The teacher recognizes her/his professional responsibility for engaging in and supporting appropriate professional practices for self and colleagues.

The teacher is committed to the continuous development of individual students’ abilities and considers how different motivational strategies are likely to encourage this development for each student.

The teacher is committed to using assessment to identify student strengths and promotes student growth rather than to deny students access to learning opportunities.

The teacher has a well-grounded framework for understanding cultural and community diversity and knows how to learn about and incorporate student’s experiences, cultures, and community resources into instruction.

The teacher is committed to continuous learning and engages in professional discourse about subject matter knowledge and children’s learning of the discipline.


Course Requirements and Evaluations

Professionalism, Participation, Collegiality, Connectedness (25 points)

Students must be prepared for class by completing course readings and assignments in order to meaningfully engage in class activities and earn designated points.

If the graduate student or their clinic student must be absent from a session for any reason, that session must be made up at a time that is convenient for both the graduate student and the clinic student.  When making up a session, it is wise to do it as soon as possible rather than attempting to make it up at the end of the semester.  As you may notice, by the end of the semester, it is certain that you will be busy with a number of assignments.  Report all rescheduled clinical sessions to the instructor.  You must complete all the clinical sessions with your assigned student(s) to successfully complete the course.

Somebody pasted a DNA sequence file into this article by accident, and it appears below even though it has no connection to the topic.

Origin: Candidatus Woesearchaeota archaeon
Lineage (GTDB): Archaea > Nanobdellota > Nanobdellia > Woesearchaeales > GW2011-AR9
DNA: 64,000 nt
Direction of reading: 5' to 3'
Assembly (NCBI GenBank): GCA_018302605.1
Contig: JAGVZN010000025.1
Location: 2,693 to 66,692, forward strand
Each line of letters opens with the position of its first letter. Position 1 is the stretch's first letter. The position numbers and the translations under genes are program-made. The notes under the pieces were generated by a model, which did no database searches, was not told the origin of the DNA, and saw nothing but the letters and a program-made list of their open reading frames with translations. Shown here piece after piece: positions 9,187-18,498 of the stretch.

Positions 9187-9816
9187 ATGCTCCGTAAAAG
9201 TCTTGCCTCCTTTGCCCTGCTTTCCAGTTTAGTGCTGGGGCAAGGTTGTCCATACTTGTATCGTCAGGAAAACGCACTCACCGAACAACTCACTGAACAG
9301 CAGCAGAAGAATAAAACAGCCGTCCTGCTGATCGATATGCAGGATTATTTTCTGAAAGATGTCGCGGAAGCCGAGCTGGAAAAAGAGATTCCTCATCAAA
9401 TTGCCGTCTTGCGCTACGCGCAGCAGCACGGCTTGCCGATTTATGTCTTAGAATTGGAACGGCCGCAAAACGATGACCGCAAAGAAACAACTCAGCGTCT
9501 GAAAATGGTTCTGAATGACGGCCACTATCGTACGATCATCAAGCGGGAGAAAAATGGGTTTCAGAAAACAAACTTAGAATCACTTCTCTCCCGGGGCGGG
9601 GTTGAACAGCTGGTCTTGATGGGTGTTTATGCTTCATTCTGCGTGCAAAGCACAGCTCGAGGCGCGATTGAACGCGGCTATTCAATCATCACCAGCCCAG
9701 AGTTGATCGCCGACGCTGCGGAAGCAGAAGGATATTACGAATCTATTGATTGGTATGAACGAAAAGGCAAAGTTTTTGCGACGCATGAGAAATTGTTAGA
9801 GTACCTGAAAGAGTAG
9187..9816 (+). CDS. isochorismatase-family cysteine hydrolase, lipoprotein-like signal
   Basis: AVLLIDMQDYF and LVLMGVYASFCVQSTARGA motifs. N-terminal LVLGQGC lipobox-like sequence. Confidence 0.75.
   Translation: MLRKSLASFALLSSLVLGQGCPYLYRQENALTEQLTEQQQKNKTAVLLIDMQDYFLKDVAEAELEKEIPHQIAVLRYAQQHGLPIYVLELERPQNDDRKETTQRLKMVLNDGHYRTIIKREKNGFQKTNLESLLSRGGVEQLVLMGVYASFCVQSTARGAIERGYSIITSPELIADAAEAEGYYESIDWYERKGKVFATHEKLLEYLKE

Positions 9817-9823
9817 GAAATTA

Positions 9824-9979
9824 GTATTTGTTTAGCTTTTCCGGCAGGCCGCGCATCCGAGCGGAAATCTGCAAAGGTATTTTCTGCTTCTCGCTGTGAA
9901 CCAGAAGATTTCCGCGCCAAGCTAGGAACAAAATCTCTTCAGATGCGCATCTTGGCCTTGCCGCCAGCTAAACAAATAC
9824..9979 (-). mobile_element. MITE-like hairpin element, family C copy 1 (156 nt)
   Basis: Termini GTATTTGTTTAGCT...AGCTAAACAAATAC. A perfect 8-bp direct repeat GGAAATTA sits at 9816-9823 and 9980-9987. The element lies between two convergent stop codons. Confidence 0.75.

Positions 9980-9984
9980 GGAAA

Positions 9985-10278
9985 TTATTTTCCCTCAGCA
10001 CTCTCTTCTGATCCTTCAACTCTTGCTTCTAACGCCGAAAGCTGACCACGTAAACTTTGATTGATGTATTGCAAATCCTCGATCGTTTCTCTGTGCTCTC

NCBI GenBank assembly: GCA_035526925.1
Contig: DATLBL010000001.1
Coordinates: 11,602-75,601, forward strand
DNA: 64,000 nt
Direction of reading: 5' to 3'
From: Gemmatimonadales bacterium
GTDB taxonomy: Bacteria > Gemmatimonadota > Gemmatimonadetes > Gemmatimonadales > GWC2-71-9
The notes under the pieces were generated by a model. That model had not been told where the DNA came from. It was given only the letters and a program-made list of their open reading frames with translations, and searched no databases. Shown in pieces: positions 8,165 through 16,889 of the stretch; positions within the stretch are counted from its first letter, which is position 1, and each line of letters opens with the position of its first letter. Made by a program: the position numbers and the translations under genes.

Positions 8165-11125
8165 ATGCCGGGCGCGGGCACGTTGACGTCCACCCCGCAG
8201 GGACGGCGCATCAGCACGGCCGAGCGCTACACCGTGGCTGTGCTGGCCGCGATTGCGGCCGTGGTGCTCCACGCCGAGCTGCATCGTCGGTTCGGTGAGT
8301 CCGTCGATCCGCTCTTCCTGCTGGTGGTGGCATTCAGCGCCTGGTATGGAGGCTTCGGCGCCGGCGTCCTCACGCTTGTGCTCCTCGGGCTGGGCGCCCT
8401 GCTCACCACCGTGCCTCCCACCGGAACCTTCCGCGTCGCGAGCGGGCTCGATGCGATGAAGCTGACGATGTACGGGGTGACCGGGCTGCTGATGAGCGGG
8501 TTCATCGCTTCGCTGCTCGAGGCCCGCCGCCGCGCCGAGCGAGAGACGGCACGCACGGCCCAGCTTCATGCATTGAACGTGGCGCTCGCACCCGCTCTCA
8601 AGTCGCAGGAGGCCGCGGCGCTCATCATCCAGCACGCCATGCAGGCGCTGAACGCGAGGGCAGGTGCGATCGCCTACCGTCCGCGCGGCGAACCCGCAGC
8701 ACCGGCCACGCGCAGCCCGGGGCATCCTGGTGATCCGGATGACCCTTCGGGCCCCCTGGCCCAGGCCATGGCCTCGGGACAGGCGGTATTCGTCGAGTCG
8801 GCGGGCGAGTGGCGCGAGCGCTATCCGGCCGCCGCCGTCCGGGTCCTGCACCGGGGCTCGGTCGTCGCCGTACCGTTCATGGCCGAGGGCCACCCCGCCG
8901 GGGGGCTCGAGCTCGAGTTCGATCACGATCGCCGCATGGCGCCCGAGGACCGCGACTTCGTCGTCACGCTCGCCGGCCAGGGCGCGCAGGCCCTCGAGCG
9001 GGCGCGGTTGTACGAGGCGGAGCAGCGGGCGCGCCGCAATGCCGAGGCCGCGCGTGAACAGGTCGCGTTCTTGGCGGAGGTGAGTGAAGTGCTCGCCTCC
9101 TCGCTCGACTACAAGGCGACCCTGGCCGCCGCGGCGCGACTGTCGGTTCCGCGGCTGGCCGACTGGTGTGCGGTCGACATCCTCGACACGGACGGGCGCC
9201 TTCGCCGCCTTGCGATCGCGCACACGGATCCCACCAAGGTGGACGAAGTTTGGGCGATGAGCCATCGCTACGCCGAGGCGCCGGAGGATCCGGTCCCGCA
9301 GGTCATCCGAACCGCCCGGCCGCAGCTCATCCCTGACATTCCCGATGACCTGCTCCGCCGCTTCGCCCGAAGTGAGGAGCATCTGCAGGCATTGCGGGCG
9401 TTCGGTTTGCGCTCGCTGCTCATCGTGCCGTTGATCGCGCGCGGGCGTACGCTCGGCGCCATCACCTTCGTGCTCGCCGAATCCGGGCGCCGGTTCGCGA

Required Readings

It is expected that you will read and reflect on required course readings. Selected course readings will help you develop the knowledge and theoretical base needed for teaching diverse learners. 

Assignments
It is expected that ALL assignments will be submitted on their due dates. Late assignments will be penalized 20% of their possible point value if submitted within two consecutive days of their due date. Further penalties will be assessed for assignments turned in beyond that point. During the semester a date will be announced in class stating the last day in which late work can be submitted for a grade in the course. This policy is instituted primarily to prevent students from becoming overloaded at the end of the semester.